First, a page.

Uncrating of Symbolics “MacIvory” Machine

At long last, got hold of one of these:

bolix1
bolix2
bolix3
bolix_man
bolix4
bolix5
bolix7
bolix9
bolix10
bolix11

bolix12

This entry was written by Stanislav , posted on Monday December 17 2018 , filed under Computation, Hardware, Lisp, LispMachine, MacIvory, Photo, ShouldersGiants, SoftwareArchaeology, Symbolics . Bookmark the permalink . Post a comment below or leave a trackback: Trackback URL.

6 Responses to “Uncrating of Symbolics “MacIvory” Machine”

  • Simon says:

    Woooh yeah!

  • alex says:

    Very cool. Did this come from DKS or second hand? I’d be very interested to know if they were still shipping these units.

    I saw in an earlier post you were using the VLM on an alpha workstation. How does the experience compare?

    I was able to get that leaked VLM code to compile and run again on modern linux, and am undertaking a proper exploration of Genera. It seems like all it’s made out to be, and I would love to make it my daily computing platform, but the underlying emulator is unstable (I can’t save a world without it crashing, for instance), and the lack of a proper symbolics keyboard is very limiting.

    Hopefully I can track down why save world doesn’t work (probably display protocol issues) patch it, and get to work, but even if I succeed, I’m starting to think I should just pick up a MacIvory board.

    • Stanislav says:

      Dear Alex,

      It’s from DKS. It is my understanding that he no longer has a regular stockpile of these; but every other year or so, he digs one up and puts it for sale.

      VLM on Linux is indeed known to be unstable (the exact reason, is not presently known to me.) The orig. Alpha ver. is considerably more reliable.

      The Symbolics keyboard impresses novices but IMHO is actually quite unpleasant to use — not only no “click”, but pre-dates the introduction of arrow keys. At one time I owned two (one “old”-style, the other “new”), and in 2008, built a PC adapter for them; but since gave both away, and not interested in buying any again.

      Probably I ought to add that I bought the box pictured above not for battlefield use, as such, but for reversing. I’ve begun to slowly milk the schematic out of the PCBs; later on will reverse the PALs/GALs; and at some later time will get the Ivory IC properly microscopied. Aim is to build a functioning cycle-accurate clone.

      Yours,
      -S

  • alex says:

    Stanislav,

    This is excellent news. I’m impressed that you are willing to so thoroughly violate this machine in order to publish it’s secrets, although, being familiar with your earlier essays, perhaps I should not be so surprised. Honestly, I think I would hesitate. I would like to think I would get down to doing this work once the lispm novelty wore off, but I am not so sure. I wish you the best of luck.

    Lacking a physical lispm, I actually started digging into the VLM code with similar intentions before letting myself get sidetracked into hacking Genera. I wanted to learn about the Ivory architecture, produce a better-written software emulator, and (more abitiously for me) reproduce something in an HDL. While there are some world file format differences between the I-machines and VLM, the compiler and resulting machine code are, to my knowledge, the same, and so I reasoned that a working replica could be made given knowledge of the machine code, the emulator’s internal CPU representation, and the U-code, the lattermost of which I regrettably do not have. The Ivories weren’t nearly as radical a departure from conventional computer architecture as your dataflow CPU would be.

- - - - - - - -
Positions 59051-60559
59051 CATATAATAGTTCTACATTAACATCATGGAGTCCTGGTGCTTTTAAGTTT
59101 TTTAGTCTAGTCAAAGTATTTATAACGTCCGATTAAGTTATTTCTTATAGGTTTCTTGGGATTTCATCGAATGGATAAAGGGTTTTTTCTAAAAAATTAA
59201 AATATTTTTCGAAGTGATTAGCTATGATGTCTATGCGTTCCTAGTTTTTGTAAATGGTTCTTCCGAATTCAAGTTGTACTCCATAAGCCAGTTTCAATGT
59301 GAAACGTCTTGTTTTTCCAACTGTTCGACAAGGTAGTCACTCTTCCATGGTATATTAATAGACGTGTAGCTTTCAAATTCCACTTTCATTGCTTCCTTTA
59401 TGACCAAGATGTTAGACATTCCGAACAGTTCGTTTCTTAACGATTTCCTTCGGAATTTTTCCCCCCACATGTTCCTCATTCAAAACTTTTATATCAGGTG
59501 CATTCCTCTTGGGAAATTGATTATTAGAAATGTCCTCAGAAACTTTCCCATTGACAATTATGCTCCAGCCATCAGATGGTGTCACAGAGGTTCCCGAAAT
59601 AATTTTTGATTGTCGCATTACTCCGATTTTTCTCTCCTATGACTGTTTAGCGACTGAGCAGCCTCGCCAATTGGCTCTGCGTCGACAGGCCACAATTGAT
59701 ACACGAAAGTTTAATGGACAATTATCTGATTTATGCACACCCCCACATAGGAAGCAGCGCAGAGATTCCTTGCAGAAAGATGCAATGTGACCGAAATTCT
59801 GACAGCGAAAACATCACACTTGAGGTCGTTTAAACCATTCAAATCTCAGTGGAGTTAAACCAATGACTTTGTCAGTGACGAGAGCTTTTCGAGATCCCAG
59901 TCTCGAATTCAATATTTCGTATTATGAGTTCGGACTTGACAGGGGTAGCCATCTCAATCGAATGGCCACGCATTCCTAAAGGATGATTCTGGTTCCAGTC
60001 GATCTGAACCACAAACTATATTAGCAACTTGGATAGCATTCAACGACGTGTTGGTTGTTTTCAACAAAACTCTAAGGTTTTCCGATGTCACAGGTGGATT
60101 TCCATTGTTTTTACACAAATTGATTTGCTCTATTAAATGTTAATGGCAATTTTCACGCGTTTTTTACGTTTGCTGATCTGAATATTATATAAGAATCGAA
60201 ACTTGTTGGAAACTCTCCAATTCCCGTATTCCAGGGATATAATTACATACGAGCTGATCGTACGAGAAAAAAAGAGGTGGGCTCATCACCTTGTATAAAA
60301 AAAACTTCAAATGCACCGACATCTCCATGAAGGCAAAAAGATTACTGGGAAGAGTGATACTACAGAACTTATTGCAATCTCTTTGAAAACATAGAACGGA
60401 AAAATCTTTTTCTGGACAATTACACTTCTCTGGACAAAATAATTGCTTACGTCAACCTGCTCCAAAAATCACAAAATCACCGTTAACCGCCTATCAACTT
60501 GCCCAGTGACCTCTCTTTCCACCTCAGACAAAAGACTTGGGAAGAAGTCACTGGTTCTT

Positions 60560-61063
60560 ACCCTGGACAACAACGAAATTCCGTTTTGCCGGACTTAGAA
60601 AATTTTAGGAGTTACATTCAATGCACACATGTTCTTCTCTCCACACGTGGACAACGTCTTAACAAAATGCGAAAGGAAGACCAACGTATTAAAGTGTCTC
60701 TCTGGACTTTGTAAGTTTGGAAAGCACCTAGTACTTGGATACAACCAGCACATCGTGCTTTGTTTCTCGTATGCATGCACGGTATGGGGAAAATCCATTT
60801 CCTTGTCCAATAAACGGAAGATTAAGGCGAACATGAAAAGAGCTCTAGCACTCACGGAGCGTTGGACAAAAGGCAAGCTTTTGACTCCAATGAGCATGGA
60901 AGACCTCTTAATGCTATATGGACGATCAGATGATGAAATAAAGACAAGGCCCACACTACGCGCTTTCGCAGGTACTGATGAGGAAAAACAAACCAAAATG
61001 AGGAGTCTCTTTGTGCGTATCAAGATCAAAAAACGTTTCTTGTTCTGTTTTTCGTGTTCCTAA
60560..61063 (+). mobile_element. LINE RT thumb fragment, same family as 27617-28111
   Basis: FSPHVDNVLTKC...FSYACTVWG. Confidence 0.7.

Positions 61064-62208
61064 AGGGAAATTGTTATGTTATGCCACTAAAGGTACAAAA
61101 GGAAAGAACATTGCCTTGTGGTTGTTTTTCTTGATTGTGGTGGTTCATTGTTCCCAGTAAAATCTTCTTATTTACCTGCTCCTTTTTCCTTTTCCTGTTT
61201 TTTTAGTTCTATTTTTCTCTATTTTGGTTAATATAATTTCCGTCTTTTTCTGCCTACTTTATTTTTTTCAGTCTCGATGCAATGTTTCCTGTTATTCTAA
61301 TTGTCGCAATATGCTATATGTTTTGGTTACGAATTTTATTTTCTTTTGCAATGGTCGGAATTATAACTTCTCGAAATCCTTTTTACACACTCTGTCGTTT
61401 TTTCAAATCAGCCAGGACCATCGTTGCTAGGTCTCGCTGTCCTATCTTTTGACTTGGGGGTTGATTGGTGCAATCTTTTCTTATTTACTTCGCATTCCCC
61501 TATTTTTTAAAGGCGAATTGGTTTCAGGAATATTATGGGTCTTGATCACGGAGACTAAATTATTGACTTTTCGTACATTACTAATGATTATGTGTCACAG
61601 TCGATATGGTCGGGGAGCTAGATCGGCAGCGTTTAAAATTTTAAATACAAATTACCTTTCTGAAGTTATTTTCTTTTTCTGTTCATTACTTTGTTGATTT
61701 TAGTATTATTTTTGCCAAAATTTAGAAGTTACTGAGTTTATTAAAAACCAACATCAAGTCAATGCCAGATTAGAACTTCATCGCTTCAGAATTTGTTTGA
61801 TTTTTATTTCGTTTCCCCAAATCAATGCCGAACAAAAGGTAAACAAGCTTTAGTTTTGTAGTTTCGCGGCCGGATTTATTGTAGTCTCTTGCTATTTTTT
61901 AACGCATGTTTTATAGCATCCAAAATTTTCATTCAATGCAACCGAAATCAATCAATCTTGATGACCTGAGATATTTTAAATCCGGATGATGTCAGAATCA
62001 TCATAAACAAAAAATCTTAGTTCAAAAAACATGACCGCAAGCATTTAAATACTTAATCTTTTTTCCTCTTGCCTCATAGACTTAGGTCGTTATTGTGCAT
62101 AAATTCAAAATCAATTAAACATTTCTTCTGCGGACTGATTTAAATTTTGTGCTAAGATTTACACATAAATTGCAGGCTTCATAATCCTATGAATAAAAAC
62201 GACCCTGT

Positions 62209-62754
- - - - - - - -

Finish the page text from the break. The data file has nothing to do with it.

Of course, the result wouldn’t really be an Ivory, and would probably be more effort in the end than your direct approach.

    My VLM keyboard woes are probably more to do with the silly HHKB I’m using, which feels great to my fingers and works fine for my usual emacs/slime workflow, but whose lack of un-modified F keys is now a serious impediment.

    I think I’ve isolated the problem with Save World, shooting to push a patch and get back to my original task this week… It’s quite clear to me that his task would have been much more difficult without an integrated debugger, incremental recompilation, who-calls, etc.

    • Stanislav says:

      Dear Alex,

      FWIW I sawed on the Alpha emulator in IDA for years, summing to no particularly noteworthy result. Then found the leaked source (apparently various people have been passing it back and forth for many years and no one saw it fit to let me know..) and indeed it is not a complete picture of the thing. Which is why some hardware archaeology is called for IMHO.

      Soon I expect to have x-ray photos of the PCBs, incidentally.

      > The Ivories weren’t nearly as radical a departure from conventional…

      My intention is not to build a “Ivory on steroids” — it is an arch that suffered many warts given the transistor-poverty of its era — but to preserve the software stack for study. (It must be runnable on iron which remains available, and there are not so many actual Ivories remaining in working condition.)

      It is my position that a sane computing system cannot be built without detailed study of the state of the art — which to this day remains Symbolics, rather than the layered piles of shit offered by the past 25 years of consumer market.

      Yours,
      -S

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